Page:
What to Order at El Tenampa, a Taqueria and Mexican Grocery in Brooklyn

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[Photographs: Robyn Lee, unless otherwise noted]

We've gone on record time and again about the solid Mexican food to be found at El Tenampa, a Mexican grocery and taqueria just past the northern reaches of Sunset Park. Add in swift service, a hanging garden of pinatas for sale, and an unlimited condiment bar (free guac!), and you get one of the more satisfying places to get a quick taco—not quite a destination, but a place I wish would set down roots in my neighborhood.

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Look, we know our limitations: New York isn't San Francisco or Los Angeles or Mexico City, and by any reasonable standard our Mexican food is comparatively not all that. But that doesn't mean we can't appreciate what we have. So in a fit of curiosity to see just how much El Tenampa could do, we stopped by and ordered most of the menu.

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The results were mixed, from the surprisingly good to the inedibly bad with a wide range in between. Part of that problem, I suspect, comes from the hazards of asking a kitchen to make over a dozen different types of tacos at once; the rush to do so may explain the relative absence of patient charring that I normally find on my tortillas there. But it doesn't explain why those tortillas were a little stale to begin with, or why some of the meaty fillings came out overcooked and underseasoned.

Here's our rundown on the menu to make the most of your visit.

The Great

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[Photograph: Max Falkowitz]

Our favorite dishes at El Tenampa have nothing to do with tacos at all. First up is Costillas en Salsa Verde ($12) an enormous portion of pork ribs stewed in a spicy tomatillo sauce that combines the best of lipsmacking braised meat with a fresh green salsa. This is meat that falls off the bone with a gentle tug, and though it's stewed seemingly forever, it doesn't lose its porky character. Pinto beans on the side are no slouch, either.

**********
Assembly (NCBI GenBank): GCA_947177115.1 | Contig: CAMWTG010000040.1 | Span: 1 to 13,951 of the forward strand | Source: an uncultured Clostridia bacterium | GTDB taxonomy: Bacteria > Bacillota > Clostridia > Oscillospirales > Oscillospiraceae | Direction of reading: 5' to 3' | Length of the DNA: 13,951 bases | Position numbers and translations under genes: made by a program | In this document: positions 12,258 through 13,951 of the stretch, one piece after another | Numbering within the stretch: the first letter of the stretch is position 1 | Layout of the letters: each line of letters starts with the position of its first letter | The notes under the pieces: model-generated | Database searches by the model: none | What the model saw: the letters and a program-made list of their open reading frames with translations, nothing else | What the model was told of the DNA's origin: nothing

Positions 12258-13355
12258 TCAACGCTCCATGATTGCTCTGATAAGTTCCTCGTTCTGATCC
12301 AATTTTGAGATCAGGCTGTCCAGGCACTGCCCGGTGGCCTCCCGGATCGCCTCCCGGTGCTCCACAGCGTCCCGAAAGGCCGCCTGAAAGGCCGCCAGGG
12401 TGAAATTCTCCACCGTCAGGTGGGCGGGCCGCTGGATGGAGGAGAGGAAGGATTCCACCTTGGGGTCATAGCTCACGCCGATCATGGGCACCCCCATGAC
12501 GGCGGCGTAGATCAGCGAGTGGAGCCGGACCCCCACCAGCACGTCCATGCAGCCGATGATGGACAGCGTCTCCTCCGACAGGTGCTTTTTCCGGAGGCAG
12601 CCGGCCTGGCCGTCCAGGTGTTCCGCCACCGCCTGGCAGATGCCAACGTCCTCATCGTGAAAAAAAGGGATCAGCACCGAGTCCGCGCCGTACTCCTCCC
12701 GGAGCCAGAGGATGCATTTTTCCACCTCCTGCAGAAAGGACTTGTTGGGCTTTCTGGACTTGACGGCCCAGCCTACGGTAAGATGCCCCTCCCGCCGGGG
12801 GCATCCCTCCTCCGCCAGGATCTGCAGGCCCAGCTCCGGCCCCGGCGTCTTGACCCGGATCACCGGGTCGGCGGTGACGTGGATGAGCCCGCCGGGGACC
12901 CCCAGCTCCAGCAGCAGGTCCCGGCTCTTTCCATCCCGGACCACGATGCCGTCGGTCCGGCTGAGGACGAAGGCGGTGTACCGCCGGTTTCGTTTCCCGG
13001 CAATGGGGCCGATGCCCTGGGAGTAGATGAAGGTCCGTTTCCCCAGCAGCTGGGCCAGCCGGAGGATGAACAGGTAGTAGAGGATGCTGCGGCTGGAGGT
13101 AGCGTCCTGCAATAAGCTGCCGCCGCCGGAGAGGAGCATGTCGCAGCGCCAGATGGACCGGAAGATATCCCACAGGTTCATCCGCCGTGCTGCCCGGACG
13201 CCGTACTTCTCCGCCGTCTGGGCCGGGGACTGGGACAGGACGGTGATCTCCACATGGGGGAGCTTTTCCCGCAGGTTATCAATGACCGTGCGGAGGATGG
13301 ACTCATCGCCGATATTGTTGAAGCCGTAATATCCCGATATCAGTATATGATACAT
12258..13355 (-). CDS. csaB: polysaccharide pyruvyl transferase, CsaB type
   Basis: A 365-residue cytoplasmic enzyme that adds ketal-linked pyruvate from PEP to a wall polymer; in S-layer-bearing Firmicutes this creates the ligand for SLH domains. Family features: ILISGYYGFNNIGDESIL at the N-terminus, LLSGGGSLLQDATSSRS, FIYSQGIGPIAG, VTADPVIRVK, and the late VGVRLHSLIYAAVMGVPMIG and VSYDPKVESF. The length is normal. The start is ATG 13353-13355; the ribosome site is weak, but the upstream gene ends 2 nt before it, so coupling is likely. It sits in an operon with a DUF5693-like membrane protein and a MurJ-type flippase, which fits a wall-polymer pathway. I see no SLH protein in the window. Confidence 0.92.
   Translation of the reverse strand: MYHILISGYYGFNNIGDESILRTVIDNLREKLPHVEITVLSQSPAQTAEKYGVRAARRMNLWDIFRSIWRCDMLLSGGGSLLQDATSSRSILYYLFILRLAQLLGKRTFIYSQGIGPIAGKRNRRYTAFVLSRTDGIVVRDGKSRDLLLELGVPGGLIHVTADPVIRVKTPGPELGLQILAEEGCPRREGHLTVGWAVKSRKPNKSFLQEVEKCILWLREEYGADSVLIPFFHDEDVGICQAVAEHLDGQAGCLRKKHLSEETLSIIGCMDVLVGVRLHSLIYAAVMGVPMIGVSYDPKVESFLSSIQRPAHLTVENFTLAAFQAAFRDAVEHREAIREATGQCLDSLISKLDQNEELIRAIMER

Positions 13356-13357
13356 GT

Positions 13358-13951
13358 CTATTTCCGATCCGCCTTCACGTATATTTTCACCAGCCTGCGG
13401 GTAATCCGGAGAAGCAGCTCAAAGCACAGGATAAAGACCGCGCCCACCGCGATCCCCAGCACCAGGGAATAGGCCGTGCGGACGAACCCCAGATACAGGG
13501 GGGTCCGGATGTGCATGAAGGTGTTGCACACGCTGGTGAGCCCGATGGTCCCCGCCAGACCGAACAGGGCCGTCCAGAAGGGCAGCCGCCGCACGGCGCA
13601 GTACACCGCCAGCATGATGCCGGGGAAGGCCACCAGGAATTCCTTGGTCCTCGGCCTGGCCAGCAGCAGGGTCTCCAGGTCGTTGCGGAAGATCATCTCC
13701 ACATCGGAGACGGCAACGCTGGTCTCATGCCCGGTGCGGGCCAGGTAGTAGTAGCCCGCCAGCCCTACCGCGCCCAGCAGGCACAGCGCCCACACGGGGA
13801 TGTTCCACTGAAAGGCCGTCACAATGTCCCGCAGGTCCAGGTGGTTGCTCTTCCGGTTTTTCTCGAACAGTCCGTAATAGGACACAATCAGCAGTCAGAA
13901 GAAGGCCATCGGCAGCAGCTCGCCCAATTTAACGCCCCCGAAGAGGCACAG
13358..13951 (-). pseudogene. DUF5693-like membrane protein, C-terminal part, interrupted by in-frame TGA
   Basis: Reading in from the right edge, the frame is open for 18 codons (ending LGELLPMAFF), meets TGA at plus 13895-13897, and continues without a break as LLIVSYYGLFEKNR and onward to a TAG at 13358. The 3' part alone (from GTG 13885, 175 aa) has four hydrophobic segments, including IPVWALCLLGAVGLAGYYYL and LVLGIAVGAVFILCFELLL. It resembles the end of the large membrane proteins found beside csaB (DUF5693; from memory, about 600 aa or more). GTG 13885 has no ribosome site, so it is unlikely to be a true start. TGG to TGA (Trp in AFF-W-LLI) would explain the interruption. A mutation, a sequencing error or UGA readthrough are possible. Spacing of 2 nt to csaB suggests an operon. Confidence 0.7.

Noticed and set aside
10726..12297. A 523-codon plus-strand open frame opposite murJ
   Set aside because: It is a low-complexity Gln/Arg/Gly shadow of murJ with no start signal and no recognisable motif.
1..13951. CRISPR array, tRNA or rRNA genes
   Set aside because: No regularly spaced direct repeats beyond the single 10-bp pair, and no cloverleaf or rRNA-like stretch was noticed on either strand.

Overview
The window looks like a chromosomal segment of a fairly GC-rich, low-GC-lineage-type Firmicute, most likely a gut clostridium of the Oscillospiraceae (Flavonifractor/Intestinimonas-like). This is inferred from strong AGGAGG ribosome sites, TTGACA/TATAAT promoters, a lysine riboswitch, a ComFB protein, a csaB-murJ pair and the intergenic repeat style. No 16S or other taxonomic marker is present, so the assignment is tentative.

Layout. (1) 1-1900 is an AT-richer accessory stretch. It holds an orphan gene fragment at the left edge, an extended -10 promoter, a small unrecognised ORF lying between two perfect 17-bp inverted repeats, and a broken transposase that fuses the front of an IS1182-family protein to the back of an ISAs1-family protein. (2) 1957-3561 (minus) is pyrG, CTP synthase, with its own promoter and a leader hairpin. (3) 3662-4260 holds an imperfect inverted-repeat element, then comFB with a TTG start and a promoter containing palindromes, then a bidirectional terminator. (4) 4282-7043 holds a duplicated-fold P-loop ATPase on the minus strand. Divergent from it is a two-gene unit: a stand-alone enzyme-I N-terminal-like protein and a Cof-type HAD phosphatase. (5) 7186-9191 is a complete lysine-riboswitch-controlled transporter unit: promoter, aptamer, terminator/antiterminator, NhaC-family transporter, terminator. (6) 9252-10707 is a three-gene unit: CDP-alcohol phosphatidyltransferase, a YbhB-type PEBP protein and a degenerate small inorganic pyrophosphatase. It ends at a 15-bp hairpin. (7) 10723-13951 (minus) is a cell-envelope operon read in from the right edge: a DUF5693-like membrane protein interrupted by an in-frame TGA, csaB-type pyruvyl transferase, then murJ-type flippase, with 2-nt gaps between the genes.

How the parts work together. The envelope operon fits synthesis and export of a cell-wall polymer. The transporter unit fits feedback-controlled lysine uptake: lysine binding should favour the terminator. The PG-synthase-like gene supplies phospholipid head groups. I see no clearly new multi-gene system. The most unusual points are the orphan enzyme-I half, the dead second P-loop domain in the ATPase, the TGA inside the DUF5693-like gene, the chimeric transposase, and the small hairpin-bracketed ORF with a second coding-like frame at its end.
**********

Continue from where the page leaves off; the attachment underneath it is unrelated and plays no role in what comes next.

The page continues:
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[Photograph: J. Kenji Lopez-Alt]

Another pleasant surprise: soups ($10), of which El Tenampa serves a few. A briny seafood soup is mostly head- and shell-on shrimp, though some tender mussels come along for the ride. The base is a seafood stock that tastes more complex and concentrated than you'd suspect at first glance, and it stays with you long after the soup is gone.

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[Photograph: J. Kenji Lopez-Alt]

By contrast, a tripe soup is gentle and sweet, the stomach's organ funk tamed by a dose of red chili and long simmering. If you're not sure whether tripe is the offal for you, this makes a fine introduction.

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Sopes ($3.50 to $4.50), fat discs of masa cooked in fat until their edges crisp up, are usually an afterthought at New York taquerias, but at El Tenampa they're awesome: just doughy in the center but well-toasted on their exteriors, dressed simply with your choice of salsa, some cheese, and chopped lettuce.

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Don't overlook El Tenampa's sauces, offered for free from a serve-yourself cart next to the counter. The red and green as well as a minimalist smooth guacamole are all bright, crisp, and clean. Scoop some up and don't leave a taco without them.

The Mixed Bag

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After a number a visits we've come to prefer El Tenampa's sandwiches ($7 to $8) to their tacos. The cooks sometimes overcook and underseason their meat, and on a tortilla there's nowhere for lackluster proteins to hide. On the tortas and cemitas, fat hunks of always-ripe avocado, tangy crema, and (in the cemitas' case) a smoky chipotle sauce offer contrast and flavor of their own. These are messy, unwieldy sandwiches, big even by torta standards. Are they the most balanced, expertly assembled things? No, and some of our table didn't love them, but they're surely hefty and satisfying gut-bombs.

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Most of our tacos ($1.75 for a small, $3 for a large) were left half-eaten on plates, but if you just have to have some, opt for harder-to-screw-up meats like suadero (veal flank) and carnitas. El Tenampa also has a way with cooking tongue, too.

The Ugly

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Beyond the tacos there are some items you should avoid, like bland, mushy tamales with overcooked fillings, a burrito that's 70% rice by volume, and meats that dry out and overcook easily, such as steak, pork al pastor, and chicken. El Tenampa's chorizo is also unfortunately pedestrian—skip it. And pass on the horchata, too, which is overly sweet and grainy.

How Does it Compare to Sunset Park?

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The grocery section.

So why go to El Tenampa when just 20 blocks south you'll find yourself in Sunset Park's Mexican food hub? For starters, gems like goat stew in a Greek coffee cup aside, we've encountered plenty of bad with the good in the neighborhood. As a one-stop shop, El Tenampa offers a tempting mix of filling sandwiches and tripe soup with all the Mexican groceries and snacks (Takis included) that you could hope for.

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Did I mention the pinatas? Because pinatas do in fact count for something.

Does El Tenampa serve the homey Mexican food of our dreams? No, but as a cheap eats spot it's just the thing—if you order right.

About the author: Max Falkowitz is the New York editor and ice cream maker in residence at Serious Eats. You can follow him on Twitter at @maxfalkowitz.

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